If the knife is not used at this age (three to five months) a bander has been developed by Callicrate for these middle-sized calves. It is a middle-sized band put on the same way as bands at birth. This technique is easy to use but be warned, it is imperative calves have a tetanus vaccine. Tetanus is found in some of the eight-way and nine-way clostridial (blackleg) vaccines. The two brands I am most familiar with are Covexin Plus or Tasvax 8 (it should say tetanus on the label). At this age calves are often given their first or second blackleg vaccine, so this does not become a duplication. But just make doubly sure the blackleg vaccine contains tetanus. Ideally they should be given the tetanus vaccine two weeks before the stressful event.

For older calves with big testicles, banding with the larger bands is becoming the more preferable route — although best not to leave them this long and tetanus is a real problem. Purebred producers raising breeding bulls may not know until bulls are culled at semen evaluation time, so these larger bulls enter the feeding system and we need to do something about them. Currently there is a small study comparing the differences between and knife and banding at this age and using or not using NSAIDs which may tell us more about which method is preferable. In my experience with older calves to yearlings I use both methods castrating with a knife on the smaller-testicled calves and using bands on the larger calves where I am worried about bleeding. The cut calves are also covered with antibiotics and both groups receive blackleg with tetanus and a painkiller anti-inflammatory shot. It has been found that with all these painful procedures the anti-inflammatory drugs help to keep the calves eating. So from an economic standpoint the calves do better. They are also healthier and less prone to succumb to things such as pneumonia or digestive upsets.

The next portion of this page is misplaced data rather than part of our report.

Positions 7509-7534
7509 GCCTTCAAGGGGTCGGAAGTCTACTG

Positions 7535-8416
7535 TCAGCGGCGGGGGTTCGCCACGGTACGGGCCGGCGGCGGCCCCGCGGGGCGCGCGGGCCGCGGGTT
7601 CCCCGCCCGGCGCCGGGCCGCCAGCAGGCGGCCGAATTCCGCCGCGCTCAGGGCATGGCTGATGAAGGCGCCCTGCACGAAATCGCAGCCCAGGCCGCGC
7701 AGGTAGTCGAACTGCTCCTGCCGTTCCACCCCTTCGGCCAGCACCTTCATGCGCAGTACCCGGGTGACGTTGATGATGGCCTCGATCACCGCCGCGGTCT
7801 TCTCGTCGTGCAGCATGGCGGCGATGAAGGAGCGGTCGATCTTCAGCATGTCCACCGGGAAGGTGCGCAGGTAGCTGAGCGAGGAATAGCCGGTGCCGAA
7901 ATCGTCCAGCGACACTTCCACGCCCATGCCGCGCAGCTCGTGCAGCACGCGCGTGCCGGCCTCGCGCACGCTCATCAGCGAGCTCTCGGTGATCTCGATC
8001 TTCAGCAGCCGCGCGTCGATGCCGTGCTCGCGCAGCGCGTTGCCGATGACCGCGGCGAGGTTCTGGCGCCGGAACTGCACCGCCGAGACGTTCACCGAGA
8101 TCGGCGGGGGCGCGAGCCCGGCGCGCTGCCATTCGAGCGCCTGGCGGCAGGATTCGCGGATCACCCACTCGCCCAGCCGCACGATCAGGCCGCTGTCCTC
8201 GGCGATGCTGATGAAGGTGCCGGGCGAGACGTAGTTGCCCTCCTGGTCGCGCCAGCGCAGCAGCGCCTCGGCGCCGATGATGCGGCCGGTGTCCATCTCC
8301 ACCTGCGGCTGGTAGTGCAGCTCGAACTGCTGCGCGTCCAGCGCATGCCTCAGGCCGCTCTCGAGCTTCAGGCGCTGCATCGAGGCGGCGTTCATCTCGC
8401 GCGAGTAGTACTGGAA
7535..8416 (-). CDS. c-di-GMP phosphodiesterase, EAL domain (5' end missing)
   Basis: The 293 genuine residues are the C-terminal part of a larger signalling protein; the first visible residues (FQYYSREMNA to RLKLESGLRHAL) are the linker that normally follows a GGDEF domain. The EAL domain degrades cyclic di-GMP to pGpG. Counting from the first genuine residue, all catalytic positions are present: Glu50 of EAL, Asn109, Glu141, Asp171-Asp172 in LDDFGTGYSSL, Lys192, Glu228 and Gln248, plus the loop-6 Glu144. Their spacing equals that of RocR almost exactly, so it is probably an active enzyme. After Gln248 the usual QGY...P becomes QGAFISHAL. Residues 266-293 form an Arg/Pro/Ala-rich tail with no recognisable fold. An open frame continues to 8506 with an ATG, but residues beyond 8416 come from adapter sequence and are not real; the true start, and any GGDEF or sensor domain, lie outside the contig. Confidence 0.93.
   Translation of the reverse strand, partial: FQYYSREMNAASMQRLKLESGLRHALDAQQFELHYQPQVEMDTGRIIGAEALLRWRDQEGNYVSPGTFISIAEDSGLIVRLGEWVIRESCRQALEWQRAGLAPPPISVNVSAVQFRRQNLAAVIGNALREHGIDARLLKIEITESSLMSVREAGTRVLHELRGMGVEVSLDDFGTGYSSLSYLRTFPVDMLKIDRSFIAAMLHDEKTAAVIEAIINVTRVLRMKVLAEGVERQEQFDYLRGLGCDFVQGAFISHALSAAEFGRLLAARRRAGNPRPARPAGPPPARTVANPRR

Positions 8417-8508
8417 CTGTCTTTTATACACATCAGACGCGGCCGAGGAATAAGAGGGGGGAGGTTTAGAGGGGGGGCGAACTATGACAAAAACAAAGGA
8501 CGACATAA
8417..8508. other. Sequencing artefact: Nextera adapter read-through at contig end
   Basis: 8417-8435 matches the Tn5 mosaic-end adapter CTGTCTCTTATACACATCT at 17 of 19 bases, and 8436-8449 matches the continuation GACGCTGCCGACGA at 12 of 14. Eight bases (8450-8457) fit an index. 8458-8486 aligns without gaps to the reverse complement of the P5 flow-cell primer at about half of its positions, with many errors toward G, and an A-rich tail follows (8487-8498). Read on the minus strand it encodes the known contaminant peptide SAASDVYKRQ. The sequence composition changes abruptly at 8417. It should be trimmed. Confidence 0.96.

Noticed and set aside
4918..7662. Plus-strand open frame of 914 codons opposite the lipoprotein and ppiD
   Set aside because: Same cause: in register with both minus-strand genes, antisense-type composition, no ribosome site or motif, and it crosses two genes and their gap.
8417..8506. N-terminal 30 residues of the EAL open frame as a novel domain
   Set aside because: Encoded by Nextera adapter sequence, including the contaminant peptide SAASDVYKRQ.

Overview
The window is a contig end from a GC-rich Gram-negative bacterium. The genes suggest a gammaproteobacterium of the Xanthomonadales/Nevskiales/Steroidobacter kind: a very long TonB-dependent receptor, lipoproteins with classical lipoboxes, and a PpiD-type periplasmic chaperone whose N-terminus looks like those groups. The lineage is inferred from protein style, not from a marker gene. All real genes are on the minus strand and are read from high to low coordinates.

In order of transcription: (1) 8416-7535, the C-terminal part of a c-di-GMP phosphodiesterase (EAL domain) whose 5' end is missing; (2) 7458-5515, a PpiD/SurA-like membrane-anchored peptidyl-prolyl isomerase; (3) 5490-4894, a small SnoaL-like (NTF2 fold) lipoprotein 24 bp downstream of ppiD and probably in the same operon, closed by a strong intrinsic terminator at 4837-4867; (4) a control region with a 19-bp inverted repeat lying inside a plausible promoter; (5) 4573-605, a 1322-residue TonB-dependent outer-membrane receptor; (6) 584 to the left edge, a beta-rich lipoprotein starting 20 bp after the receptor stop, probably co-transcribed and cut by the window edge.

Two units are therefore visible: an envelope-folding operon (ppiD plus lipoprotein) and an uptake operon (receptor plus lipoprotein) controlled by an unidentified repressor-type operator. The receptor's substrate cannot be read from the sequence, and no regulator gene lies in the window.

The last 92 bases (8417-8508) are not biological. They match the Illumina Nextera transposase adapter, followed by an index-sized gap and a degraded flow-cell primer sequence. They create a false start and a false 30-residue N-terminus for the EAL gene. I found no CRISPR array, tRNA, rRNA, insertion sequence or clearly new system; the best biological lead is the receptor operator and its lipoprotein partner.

The real problem at the feedlot are the ‘belly nuts’ high flankers, which get bought as steers but are discovered partially intact (usually one testicle) at the feedlot. These are a real risk to the feedlot as they are much more difficult to cut as they are usually very big and staggy looking. Quite frankly the feedlots really don’t want them. I found out recently that a very large lot in the U.S. will turn back intact or partially intact bulls if they are discovered at processing.

We all as producers must work with our veterinarian as to the most appropriate method of castration for our farm based on age of calf, time of year, and resources at our disposal. We need to aim for as close to 100 per cent success rate as possible and use painkillers when advised. This will save needless problems down the line. Feedlots have figured out what bulls cost them and learned that often not much else preventative wise (such as vaccinating) has been done to these calves.

If we diligently work to do the best job we can when castrating and look after these calves they will return dividends to us in the long run; animal welfare issues will be addressed; and the entire industry will benefit.

About the author


Roy Lewis practised large-animal veterinary medicine for more than 30 years and now works part time as a technical services veterinarian for Merck Animal Health.